... Thank you for keeping beer great. To the rest of you, please excuse this self-indulgent rant, and tell me why you love to brew the clusterf*cks you brew.

Love,
Batinse
Soo..., you have been drinking tonight, eh? Me too. Hence this counter-rant.

For a long time we were drowned in the bland beers of BMC. I think because of this extreme deprivation, the US of A emerged with a resolve to make the best beers in the world. There is no reinheitsgebot here to stifle our imagination, no overbearing beer culture to dictate what a beer must be like, no limits on imagination. It is a given that this climate will produce some wild excessive beers, but in the middle you will find the new standard for beer, in the US and elsewhere. Right now, the best place in the world to have a good beer is right here. So says the late great Michael Jackson, and as the years go by, so says I. Skål!


 
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Old 02-04-2010, 06:44 AM   #4
CDbrews
 
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I have no poblem with -what was quoted as- clusterf*cks and salute the brewer who takes on the challenge but there is something about the simpliticity of a beer that is very basic and delicious. The comcept of a SMaSH beer is awesome. Making something with the most basic of ingredients and having it be so much better than the swill sold to the masses is heartening and inspiring!! also the fact that these simple ingredients have made this bverage for untold amount of years makes me truly enjoy this hobby that to people such as us is much more an artform!!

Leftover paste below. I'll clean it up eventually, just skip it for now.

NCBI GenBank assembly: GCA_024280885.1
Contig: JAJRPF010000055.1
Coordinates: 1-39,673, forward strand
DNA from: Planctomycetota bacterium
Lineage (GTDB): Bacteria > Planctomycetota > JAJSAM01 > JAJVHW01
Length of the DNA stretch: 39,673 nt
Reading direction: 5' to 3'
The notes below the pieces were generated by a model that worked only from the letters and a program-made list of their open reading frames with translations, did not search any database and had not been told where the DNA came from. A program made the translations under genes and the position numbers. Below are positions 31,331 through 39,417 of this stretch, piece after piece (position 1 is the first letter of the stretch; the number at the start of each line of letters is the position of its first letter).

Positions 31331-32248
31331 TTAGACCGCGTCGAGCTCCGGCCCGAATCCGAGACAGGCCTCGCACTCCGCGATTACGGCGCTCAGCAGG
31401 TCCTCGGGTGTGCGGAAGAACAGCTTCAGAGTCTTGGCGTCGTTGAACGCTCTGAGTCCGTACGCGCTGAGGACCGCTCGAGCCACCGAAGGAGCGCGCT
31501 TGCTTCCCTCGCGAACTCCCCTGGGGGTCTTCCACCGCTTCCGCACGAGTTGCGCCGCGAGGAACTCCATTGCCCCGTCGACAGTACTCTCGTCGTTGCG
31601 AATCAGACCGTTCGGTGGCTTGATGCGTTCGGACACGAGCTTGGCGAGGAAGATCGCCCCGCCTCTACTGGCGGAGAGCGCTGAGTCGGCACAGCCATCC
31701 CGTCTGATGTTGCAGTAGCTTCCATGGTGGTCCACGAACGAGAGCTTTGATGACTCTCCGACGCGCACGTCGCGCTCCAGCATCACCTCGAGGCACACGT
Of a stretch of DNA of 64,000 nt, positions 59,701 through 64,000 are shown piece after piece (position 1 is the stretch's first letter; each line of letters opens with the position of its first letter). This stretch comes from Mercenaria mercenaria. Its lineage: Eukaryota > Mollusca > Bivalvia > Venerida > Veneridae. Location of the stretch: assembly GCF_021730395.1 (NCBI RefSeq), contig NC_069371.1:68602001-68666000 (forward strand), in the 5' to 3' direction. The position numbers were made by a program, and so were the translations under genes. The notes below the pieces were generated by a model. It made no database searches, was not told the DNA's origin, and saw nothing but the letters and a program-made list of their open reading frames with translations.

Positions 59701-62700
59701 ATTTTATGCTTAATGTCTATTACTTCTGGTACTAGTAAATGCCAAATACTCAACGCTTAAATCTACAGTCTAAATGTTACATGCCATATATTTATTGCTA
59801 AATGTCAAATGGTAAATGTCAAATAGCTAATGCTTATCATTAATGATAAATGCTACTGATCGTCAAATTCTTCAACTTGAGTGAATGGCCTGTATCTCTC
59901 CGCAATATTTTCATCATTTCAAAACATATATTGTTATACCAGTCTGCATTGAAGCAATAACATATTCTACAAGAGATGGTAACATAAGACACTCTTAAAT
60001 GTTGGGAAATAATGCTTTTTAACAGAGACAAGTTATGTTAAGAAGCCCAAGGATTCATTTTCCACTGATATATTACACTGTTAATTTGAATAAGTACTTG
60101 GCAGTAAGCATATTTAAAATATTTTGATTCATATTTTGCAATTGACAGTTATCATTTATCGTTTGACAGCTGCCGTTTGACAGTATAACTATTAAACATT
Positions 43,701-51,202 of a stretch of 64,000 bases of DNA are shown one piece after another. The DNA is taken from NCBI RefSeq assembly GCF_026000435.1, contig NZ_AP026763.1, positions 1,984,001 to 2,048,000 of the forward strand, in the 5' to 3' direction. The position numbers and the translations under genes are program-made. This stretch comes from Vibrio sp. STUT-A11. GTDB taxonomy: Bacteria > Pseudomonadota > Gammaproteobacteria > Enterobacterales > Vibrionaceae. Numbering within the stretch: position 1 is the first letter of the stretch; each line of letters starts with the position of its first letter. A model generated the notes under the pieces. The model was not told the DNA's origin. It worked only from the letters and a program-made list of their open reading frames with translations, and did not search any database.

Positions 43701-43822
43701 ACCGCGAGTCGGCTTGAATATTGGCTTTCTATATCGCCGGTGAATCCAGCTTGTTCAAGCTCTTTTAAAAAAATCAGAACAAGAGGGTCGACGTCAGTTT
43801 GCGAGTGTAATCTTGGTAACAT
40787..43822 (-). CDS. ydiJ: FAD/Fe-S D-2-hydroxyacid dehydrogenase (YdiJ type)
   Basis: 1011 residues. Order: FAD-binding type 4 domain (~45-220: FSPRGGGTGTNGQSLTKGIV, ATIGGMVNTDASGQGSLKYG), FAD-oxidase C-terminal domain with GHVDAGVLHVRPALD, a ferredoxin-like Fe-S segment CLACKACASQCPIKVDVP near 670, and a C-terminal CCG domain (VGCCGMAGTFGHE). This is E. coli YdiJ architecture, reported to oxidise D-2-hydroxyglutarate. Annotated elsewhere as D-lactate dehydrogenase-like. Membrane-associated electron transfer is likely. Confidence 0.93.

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Old 02-04-2010, 06:56 AM   #5
carnevoodoo
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May 2007
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My porcini mushroom brown was god damned delicious.